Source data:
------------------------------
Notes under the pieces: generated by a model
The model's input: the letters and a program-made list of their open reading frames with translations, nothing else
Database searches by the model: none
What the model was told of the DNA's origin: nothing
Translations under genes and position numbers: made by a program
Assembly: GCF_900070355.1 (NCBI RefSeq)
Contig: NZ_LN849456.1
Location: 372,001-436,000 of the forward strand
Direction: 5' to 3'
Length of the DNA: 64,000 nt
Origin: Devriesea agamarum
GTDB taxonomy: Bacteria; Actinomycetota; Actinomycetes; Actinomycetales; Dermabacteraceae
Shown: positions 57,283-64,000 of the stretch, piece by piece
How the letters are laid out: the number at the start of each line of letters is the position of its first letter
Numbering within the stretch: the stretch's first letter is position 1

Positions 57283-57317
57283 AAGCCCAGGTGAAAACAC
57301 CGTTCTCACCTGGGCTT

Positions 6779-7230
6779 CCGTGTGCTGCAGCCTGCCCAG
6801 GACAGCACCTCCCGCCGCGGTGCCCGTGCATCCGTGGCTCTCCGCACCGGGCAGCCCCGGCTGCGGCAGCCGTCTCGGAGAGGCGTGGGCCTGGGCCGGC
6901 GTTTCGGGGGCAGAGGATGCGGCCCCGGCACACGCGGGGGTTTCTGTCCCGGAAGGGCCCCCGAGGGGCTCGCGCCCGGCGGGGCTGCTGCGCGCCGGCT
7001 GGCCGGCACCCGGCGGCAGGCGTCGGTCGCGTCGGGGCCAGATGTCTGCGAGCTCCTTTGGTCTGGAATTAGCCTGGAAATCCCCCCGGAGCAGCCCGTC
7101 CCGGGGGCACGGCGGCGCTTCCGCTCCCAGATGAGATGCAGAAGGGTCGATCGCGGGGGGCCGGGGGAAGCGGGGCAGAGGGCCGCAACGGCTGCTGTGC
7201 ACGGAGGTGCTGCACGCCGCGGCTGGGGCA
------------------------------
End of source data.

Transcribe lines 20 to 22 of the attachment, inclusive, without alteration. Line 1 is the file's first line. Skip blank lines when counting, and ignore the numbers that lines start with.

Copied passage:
6779 CCGTGTGCTGCAGCCTGCCCAG
6801 GACAGCACCTCCCGCCGCGGTGCCCGTGCATCCGTGGCTCTCCGCACCGGGCAGCCCCGGCTGCGGCAGCCGTCTCGGAGAGGCGTGGGCCTGGGCCGGC
6901 GTTTCGGGGGCAGAGGATGCGGCCCCGGCACACGCGGGGGTTTCTGTCCCGGAAGGGCCCCCGAGGGGCTCGCGCCCGGCGGGGCTGCTGCGCGCCGGCT